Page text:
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  • About

    I'm Craig, 26 from England.

    About Backpacker Advice

    I had always wanted to go backpacking, but to be honest was quite apprehensive about it.

    Now that I've been and done it, I can tell you that backpacking is absolutley amazing and I have no idea what I was worried about. That's exactly why I set up this site, to allay any fears you may have and help inspire you to go travelling.

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    How To Plan A Trip Around The World:
    The Initial Preparation

    Skip to: Travelling Alone, With Friends, Or A Group > Time > Budget > Where > When > Itinerary

    Travel Planning

    Now you have decided to go, you can start to get excited by beginning to plan your trip.

    But how do you plan a trip around around the world?

    Here is some advice on what you will need to consider:

    Are You Travelling Alone, With Friends, Or A Group?

    The first big thing to decide is who you are going to go with, if anyone. You will probably already know this, as it will have played a big role in your decision to go. If you haven't decided yet or want to find out more information about your decision you should read more here about Travelling Alone, With Friends, Or A Group.

    Time - How Long Should You Go For?

    I can't give much advice on the length of time you should go for, other than that 3 months is more than enough time to see a hell of a lot - even in 1 month you can still have a great time and see large parts of the world. It is all down to how long you can, want and can afford to go for.

    When I first went I planned a minimum of 3 months so not to regret anything and a maximum of 12 months so not to leave too big a gap on my CV. Quite a big difference in time scales, but that was literally all the planning I did in terms of time. In the end I went for 6 months because I ran out of money, which is obviously a massive factor for all aspects of your trip.

    Read more about Money Saving.

    Budget - How Much Money Can You Spend?

    Again how much money you budget for is really down to you - how much you have and how much you want to spend, but see here for a rough estimation on the minimum daily budgets you will need for a particular destination and here for different types of budgets.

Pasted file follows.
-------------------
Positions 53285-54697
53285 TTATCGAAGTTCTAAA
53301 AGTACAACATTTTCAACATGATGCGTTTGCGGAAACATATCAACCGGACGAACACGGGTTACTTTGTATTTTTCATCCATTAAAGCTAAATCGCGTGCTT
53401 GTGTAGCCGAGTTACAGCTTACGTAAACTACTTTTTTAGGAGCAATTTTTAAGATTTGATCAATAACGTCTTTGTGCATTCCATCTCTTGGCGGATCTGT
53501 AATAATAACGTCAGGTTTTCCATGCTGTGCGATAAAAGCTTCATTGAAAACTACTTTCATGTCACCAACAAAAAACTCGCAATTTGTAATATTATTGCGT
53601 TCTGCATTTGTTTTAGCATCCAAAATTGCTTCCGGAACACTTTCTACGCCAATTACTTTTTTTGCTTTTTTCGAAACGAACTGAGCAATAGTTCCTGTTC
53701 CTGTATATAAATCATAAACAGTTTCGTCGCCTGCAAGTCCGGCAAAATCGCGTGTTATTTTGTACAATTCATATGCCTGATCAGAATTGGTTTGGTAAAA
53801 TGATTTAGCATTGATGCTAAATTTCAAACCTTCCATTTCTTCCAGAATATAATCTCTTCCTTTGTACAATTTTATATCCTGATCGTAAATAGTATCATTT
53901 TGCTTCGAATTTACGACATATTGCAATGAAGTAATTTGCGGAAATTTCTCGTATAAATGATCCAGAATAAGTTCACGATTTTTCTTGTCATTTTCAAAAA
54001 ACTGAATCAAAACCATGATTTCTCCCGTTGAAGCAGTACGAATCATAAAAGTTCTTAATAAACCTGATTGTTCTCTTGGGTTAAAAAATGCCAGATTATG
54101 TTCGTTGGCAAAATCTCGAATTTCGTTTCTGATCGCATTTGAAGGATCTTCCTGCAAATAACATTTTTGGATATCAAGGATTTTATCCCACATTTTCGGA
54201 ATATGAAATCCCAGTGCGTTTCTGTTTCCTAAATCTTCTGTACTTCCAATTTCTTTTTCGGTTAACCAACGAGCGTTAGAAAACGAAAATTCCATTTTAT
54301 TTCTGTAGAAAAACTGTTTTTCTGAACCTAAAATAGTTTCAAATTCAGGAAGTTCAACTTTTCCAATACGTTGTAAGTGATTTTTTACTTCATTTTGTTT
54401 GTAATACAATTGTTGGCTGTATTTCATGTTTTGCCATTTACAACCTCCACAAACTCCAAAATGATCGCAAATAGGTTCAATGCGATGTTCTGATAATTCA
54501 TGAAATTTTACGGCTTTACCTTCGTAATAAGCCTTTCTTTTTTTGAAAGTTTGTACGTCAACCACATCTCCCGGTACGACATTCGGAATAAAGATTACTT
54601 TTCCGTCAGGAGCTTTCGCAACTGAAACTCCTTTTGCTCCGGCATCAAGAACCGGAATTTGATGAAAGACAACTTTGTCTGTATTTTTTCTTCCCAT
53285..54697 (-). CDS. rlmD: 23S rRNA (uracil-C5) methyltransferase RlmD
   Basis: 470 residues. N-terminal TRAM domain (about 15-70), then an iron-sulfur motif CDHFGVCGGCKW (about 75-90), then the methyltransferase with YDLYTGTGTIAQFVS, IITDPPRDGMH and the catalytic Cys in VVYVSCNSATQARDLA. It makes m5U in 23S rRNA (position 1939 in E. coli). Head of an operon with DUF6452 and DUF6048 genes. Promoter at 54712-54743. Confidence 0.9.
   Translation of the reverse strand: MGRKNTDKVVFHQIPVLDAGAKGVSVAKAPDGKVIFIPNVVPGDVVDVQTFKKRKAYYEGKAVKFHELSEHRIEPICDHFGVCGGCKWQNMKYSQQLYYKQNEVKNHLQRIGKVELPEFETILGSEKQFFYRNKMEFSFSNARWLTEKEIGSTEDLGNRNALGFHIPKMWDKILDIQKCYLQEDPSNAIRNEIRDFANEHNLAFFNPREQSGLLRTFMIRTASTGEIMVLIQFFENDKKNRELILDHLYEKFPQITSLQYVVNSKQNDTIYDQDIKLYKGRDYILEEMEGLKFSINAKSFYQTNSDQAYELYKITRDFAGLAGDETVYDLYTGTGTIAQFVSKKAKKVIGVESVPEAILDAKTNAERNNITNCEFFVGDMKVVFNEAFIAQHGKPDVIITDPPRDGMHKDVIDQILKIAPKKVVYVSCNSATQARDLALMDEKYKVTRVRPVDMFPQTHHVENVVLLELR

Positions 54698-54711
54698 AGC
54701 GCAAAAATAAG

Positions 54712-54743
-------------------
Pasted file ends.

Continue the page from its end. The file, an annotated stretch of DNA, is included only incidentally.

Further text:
For those of you that don't have too much of a budget to start with, don't let it dissuade you, you really don't need much to travel after the obvious start-up costs, especially if you apply one or more of the solutions below:

    Solutions For Those On Small Budgets
      A working holiday visa - a great way to earn money whilst abroad to pay for your travelling.
      Scrimp - If you are the sort of person who doesn't mind really scrimping on accommodation and food you can travel for very long and far, but that certainly isn't for everyone.
      Travelling in only developing countries - it can be 5-6 times cheaper than in developed countries.

    Read more about Ways To Fund And Save Money For Travelling.

    Start up costs vary from trip to trip and may include items such as:

    • Backpack (£60-150; $100-250)
    • Contents of your backpack (£0-250; $0-400)
    • Insurance (approx £200-300; $330-500 for a year)
    • Vaccinations (most free in the UK, up to £200; $350)
    • Visas (£0-80; $0-135)
    • Flights (£600-2500; $1000-4100)

    Once travelling, a rough estimation of the scale of prices is:

    In developing countries = £60-250 ($100-425) per week

    In developed countries = £170-550 ($290-930) per week

    As you can see from these figures, a huge difference in scale for different types of people and destinations.